Check the Label: New Black’s Progressive Swedish Style
“There is something truly beautiful in mass producing something you've designed.” The concepts of true beauty and mass production are rarely occupants of the same mental space, but most mental spaces don’t belong to Elias Gillberg. “That might sound weird but once you do it yourself you'll know.”
The founder and designer at Swedish streetwear brand New Black, Gillberg has crossed the streams of classic sportswear, Golden Age hip hop and timeless Scandinavian design-sense to carve out a unique niche n a an oft-crowded market.
Gillberg learned/earned “the experience and confidence to master any type of style” while designing for fast-fashion mega-chain H&M, before striking out to create his own label.
That mastery has taken New Black from the shops of Sweden to some of the most important streetwear retailers in Europe, including Berlin’s Overkill and Collette in Paris, the Louvre of streetwear concept stores.
“The line between art and design can be very thin,” says Gillberg. “As a teenager I started doing graffiti and that's where I got the taste for touching an audience and building some kind of brand. I loved the feeling of creating a name and brand.
“But graffiti or other more classic art forms were never gonna pay my bills,” Gillberg continues. “When I realized that is when I realized I wanted to focus on design instead. I love working towards a customer or having a brief. A lot of artists feel that that way of working will kill your creativity. I'm the total opposite.”
That tug between the forces of art and the forces of capital informs much of New Black’s design. Tiny twists of texture. Microscopic crinkles in concept. Subtle switch-ups in familiar iconography. These sort of design details that separate the progressive from the predictable are what make New Black the new hotness.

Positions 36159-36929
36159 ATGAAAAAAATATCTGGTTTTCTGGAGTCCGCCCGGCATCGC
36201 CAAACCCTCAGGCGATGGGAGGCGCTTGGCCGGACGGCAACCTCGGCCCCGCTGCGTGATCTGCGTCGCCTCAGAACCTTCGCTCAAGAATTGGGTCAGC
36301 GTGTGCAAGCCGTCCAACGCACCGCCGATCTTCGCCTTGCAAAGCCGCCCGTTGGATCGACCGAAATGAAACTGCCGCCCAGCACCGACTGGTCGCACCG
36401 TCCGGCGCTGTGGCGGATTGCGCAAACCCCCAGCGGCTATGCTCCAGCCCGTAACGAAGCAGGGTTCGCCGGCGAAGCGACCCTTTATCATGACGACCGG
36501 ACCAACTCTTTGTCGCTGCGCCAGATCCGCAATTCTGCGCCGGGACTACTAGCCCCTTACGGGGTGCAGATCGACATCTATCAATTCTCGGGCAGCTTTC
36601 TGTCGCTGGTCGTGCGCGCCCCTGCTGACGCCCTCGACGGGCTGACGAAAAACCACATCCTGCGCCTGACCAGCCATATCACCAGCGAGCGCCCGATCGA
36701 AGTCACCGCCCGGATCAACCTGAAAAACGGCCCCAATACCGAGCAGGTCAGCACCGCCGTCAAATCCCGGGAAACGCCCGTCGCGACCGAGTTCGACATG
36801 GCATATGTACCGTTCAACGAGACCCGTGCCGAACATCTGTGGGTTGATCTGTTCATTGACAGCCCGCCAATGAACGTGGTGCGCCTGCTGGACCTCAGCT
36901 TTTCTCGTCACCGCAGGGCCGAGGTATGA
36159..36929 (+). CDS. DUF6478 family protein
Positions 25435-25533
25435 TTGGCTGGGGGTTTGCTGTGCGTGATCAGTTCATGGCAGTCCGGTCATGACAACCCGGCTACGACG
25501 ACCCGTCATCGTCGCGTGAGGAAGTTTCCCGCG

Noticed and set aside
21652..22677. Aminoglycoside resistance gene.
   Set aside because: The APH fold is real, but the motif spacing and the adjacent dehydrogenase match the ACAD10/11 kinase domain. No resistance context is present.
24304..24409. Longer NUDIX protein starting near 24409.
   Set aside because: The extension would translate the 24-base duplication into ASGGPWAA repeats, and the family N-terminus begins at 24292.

Speaking of, when asked about the most important issue facing streetwear today Gillberg did not mince words.
“I think the most important thing is to get rid of the very sad way that women are portrayed within the streetwear community,” Gillberg tells Green Label. “If a woman is featured in a lookbook it is almost always in just a tee, panties and socks.”
“I think streetwear has a history of being extremely [juvenile] and I think that is something the community as a whole should leave behind. Women buy streetwear too...Imagine trying to sell streetwear to men by using pictures of men lying on a bed in a t-shirt and a pair of underwear trying to look horny! Who would buy in to that!?”
It’s a bold stance in an often apolitical scene, but a logical one for a brand looking to grow beyond the boundaries of countries and continent. As New Black seeks out new markets (Japan is on the agenda for 2015) their progressive intuition is not just contained to the sartorial. And that’s real good look for everybody.